If you need to quickly launch a program or two in OS X, you can use the Launchpad interface, or, perhaps more quickly, find it in Spotlight, or use a link in the Dock. However, a third option that might be particularly useful for some utilities is to bind them to a hot key shortcut.
For instance, common utilities you may access when troubleshooting problems in OS X include Activity Monitor, Disk Utility, Console, and perhaps Terminal. If you regularly access these or other programs, then you might wish to have them available at your fingertips, so binding each to a hot key may help.
To do this, you will need to make an Automator workflow that will open the desired application, save this workflow as a service, and then bind it to a hot key in System Preferences.
First, open Automator, and create a new Service workflow. Set the workflow's parameters (at the top of the window) to receive "no input" from "any application."
Next, search for and drag the action called "Launch Application" to the workflow area. Set the program to be opened from the drop-down menu ("Activity Monitor" in the example photo), and then save the workflow with a relevant name.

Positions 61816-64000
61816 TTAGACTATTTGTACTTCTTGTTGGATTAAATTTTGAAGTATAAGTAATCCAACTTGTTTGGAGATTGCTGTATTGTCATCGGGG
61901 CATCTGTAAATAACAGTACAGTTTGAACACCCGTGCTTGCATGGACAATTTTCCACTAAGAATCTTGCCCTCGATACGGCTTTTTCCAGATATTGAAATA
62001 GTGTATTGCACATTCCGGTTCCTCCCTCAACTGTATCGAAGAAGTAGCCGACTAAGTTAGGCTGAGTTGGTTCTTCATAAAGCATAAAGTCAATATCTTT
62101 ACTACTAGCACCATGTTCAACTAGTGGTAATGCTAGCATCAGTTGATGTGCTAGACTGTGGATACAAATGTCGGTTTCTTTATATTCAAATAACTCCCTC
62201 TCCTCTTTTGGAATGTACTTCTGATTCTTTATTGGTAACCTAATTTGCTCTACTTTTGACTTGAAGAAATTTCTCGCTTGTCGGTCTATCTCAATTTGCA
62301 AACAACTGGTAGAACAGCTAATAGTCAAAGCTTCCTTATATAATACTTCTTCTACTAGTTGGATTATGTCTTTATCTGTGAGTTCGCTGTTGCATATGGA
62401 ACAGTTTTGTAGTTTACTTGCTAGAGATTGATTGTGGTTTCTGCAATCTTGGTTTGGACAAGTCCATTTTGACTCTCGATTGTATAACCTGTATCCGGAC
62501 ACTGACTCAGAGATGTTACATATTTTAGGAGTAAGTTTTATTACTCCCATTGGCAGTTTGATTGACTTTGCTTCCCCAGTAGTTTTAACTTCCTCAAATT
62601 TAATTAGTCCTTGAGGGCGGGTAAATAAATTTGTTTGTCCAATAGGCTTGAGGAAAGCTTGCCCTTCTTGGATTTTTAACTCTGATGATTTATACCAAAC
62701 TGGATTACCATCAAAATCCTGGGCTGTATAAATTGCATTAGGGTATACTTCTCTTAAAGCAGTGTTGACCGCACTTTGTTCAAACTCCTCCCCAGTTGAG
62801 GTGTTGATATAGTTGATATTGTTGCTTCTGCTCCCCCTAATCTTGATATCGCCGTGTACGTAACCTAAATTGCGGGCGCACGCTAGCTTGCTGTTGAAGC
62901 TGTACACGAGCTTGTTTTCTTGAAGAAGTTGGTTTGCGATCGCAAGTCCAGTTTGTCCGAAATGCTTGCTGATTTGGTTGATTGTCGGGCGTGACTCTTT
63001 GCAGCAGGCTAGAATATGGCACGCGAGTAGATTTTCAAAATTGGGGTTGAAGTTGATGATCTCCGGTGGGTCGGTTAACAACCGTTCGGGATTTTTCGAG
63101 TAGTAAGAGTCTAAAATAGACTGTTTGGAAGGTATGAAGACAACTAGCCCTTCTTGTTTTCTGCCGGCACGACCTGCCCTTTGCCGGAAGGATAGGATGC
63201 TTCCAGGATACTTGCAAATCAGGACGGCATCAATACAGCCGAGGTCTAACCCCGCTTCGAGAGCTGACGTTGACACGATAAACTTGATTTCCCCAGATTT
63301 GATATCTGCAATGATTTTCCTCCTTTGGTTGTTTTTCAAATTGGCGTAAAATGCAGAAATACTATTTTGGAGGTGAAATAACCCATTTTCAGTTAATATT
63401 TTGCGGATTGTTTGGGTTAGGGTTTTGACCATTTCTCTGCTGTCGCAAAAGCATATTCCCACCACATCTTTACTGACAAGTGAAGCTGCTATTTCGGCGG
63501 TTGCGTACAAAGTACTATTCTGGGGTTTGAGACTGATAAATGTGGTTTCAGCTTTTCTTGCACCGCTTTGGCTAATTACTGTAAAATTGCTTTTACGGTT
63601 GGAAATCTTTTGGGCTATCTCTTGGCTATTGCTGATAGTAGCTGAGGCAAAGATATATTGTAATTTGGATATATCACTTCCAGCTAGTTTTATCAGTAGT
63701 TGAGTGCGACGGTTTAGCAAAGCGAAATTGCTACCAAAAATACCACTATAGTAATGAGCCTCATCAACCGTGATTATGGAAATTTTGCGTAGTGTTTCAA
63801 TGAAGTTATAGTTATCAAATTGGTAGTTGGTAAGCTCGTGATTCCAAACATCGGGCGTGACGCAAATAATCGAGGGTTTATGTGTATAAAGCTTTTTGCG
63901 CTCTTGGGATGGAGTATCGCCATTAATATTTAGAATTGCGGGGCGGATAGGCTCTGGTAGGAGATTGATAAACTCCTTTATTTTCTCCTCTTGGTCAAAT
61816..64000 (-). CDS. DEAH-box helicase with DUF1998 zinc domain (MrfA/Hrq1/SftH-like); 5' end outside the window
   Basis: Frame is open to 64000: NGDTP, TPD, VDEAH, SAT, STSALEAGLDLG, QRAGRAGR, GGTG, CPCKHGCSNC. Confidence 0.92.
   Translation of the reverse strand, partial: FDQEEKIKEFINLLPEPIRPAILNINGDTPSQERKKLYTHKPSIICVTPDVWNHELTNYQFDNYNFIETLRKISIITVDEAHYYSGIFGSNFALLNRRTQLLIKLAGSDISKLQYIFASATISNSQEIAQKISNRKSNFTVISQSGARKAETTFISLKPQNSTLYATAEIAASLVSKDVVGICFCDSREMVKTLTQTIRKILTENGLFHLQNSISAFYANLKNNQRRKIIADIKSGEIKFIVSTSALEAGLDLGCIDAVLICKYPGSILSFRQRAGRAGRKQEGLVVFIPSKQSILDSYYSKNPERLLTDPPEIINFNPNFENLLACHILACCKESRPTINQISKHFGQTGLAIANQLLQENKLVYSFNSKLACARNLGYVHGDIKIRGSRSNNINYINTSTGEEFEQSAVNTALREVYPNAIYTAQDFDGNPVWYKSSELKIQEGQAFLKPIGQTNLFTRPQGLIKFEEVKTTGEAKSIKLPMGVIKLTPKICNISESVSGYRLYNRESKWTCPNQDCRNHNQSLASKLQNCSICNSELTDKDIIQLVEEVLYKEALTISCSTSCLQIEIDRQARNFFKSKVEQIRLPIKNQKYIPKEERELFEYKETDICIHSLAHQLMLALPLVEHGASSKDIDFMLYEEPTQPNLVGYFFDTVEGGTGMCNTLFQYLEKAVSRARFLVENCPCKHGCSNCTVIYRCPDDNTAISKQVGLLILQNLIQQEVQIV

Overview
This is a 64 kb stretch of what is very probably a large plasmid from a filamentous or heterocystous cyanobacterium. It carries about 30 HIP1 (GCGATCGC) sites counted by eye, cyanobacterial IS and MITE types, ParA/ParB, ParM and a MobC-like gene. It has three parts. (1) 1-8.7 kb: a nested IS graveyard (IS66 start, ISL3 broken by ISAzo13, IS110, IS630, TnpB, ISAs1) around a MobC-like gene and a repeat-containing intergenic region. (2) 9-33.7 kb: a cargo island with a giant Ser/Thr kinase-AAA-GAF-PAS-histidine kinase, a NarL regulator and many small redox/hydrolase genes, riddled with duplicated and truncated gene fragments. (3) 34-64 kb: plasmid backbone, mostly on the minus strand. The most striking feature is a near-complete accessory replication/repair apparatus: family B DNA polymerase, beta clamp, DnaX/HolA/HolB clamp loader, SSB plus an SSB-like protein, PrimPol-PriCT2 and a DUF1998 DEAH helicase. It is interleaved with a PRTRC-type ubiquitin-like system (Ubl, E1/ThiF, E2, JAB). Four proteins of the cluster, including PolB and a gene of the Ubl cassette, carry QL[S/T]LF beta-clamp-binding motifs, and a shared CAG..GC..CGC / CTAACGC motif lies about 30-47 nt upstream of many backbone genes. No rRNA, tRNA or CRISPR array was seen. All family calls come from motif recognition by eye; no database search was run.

Finally, go to the Shortcuts section of the Keyboard System Preferences, and select the Services section. This section will list a number of built-in and third-party services available, and will also list the custom ones created in Automator under General. Locate the newly created ones, and then click the "add shortcut" button that appears when you select it. Now type your desired hot key; it can be anything but should be something guaranteed to be unique.
I recommend using Option-Command-tilde for Activity Monitor, since it is very close to the Option-Command-Esc hot key for Force Quit -- but any hot key that doesn't conflict with other assignments will do. Some options you might think about using for other applications are the Function keys (you may have to hold the Fn key to activate these), or sequenced hot keys such as Control-Option-Command-1, or Control-Option-Command-2, etc.
You can repeat this setup to create specific shortcuts to open for any additional programs you use.